- June 22, 2011: "the economic recovery is continuing at a moderate pace, though somewhat more slowly than the Committee had expected.
- August 9, 2011: "economic growth so far this year has been considerably slower than the Committee had expected."
- September 21, 2011: "economic growth remains slow."
- November 2, 2011: "economic growth strengthened somewhat in the third quarter."
Notice how the language has changed from meeting to meeting - mostly vague assessments. The previous months' statements have been somewhat more negative." In November, the language turned slightly more optimistic, using the term "strengthened somewhat."
[Note to teachers: Ask your students what the FOMC may have meant by this kind of language. Is "strengthened somewhat" really positive? Can they identify some of the economic data the FOMC might have used to make this statement. Most likely, the FOMC has been referring to improvements (or not) in employment, little inflationary pressure and signs of GDP growth.]
1. What is the purpose of the FOMC's target for the federal funds rate?
[The FOMC sets the target federal funds rate in order to influence interest rates and to expand or contract the money supply. It is the "target"' or the goal of the Federal Reserve. To achieve the goal, the Federal Reserve Bank of New York Trading Desk will purchase or sell securities in order to influence bank reserves and lending. This, in turn, will stimulate or contract the money supply, the level of loanable funds, and economic activity.]
The November 2, 2011, FOMC monetary policy statement confirmed what many economists, analysts and news commentators expected - no change in the federal funds rate target and a continuation of the recently announced stimulus programs.
Again, the FOMC decided that low interest rates have not been enough to stimulate economic activity, and that the "twist" program to lengthen the average maturity of securities holdings.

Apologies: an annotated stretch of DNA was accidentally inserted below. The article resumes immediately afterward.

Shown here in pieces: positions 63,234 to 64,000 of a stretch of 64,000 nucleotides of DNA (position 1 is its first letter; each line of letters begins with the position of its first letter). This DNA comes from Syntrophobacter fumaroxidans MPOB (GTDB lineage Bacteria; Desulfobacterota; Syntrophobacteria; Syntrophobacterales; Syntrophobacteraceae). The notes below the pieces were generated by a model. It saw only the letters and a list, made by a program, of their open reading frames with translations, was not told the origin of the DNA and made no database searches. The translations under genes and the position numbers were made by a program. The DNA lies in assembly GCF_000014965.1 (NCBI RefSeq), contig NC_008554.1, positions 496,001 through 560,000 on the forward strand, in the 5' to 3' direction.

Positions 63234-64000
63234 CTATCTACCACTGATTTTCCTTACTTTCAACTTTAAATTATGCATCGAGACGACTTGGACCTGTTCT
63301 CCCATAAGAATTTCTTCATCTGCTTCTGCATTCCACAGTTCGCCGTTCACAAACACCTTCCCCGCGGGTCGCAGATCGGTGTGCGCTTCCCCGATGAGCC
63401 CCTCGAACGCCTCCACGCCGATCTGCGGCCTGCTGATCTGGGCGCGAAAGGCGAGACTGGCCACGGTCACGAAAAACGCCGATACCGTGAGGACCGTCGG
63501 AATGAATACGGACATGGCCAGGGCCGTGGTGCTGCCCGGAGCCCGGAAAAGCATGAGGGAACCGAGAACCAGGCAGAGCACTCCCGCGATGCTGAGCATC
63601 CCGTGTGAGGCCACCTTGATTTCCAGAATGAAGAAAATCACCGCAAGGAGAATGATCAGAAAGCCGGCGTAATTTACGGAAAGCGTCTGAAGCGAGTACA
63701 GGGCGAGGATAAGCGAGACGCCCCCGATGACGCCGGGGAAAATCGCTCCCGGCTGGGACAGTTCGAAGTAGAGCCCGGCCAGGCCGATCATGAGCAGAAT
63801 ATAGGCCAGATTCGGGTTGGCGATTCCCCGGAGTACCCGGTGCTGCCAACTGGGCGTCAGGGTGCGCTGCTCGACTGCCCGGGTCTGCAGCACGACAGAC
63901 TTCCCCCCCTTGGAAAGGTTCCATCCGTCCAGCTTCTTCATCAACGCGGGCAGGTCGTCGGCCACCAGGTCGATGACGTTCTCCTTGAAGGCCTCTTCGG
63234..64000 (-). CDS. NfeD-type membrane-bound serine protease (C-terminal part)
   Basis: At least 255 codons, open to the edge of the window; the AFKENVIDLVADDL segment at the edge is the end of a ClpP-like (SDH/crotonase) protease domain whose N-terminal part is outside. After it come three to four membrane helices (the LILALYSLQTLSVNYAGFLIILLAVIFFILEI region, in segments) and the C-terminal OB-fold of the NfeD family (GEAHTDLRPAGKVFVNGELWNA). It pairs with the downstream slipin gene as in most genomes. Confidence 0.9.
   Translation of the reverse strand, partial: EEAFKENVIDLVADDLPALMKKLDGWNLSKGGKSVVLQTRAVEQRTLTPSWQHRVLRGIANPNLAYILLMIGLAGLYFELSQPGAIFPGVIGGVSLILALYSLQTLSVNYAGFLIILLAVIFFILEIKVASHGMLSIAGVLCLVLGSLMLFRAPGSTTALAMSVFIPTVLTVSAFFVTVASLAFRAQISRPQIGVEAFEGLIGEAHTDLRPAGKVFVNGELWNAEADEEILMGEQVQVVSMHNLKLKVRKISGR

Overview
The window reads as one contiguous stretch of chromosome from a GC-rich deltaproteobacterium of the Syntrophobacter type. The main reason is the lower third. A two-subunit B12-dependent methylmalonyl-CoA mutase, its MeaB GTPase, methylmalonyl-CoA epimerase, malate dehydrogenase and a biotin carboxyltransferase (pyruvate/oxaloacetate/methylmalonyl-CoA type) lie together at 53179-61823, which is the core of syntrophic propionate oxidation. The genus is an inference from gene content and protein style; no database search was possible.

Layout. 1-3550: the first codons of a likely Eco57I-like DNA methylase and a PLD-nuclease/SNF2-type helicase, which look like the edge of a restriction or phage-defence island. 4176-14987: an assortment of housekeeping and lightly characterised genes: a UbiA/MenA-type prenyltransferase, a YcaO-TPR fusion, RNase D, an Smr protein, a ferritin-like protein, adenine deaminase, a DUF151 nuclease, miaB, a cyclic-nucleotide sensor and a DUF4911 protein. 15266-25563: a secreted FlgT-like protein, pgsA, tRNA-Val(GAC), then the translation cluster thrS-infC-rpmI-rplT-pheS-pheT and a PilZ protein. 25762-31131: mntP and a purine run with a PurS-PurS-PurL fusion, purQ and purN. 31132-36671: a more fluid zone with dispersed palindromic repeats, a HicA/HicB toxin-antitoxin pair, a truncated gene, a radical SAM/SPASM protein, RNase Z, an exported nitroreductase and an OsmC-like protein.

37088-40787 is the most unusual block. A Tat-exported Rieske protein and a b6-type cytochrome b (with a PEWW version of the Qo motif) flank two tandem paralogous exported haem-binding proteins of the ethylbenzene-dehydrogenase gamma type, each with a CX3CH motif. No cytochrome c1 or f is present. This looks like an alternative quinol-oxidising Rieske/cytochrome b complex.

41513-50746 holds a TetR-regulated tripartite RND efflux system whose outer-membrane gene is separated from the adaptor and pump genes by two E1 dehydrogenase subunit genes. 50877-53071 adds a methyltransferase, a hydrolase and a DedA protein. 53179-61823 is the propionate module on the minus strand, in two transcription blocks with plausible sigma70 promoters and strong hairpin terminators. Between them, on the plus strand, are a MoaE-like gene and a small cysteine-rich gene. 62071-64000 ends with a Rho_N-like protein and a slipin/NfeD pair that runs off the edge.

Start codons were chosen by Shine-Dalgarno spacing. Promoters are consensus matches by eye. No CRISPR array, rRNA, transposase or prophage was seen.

Instability in international financial markets - most notably Greece and Italy - have weighed heavily on U.S. markets and the economy. Uncertainty has caused people, businesses and governments to be more cautious. The FOMC noted that investment in both residential and nonresidential structures remains week. Investment is an indicator of people's and businesses' view of the future.
Is this FOMC statement good news or not?
The Federal Reserve has published an Internet-based educational resource for teachers and students called "Federal Reserve Education
Federal Reserve Education includes sections on the history of the Fed, the structure of the Fed, monetary policy, bank supervision, and financial services.
- The above link will take you to the section on "Monetary Policy." Review the "Basics of Monetary Policy."
- Click on "How does the Fed create money?" to learn how Fed actions can influence the money supply.
- Click on "Economic Indicators" to review the meaning of gross domestic product, consumer price index, unemployment rate and other economic indicators.
This will help you better understand the monetary policy goals and actions of the Fed in the context of economic conditions, such as those discussed at the FOMC meetings.
Federal Reserve Education includes a link to a web page that lists a variety of economic data sources (www.forexhound.com/article/Central_Banks/Fed_Background/Economic_Indicators_By_the_Numbers/69850 , www.federalreserveeducation.org/resources/economic_indicators/ ) and additional links to the current data for each indicator.
To find information about your Federal Reserve System district reserve bank, go to: www.federalreserveeducation.org/about-the-fed/ and click on your region on the map.
[Note to Teachers: Have your students look at the information about their region's Federal Reserve Bank.]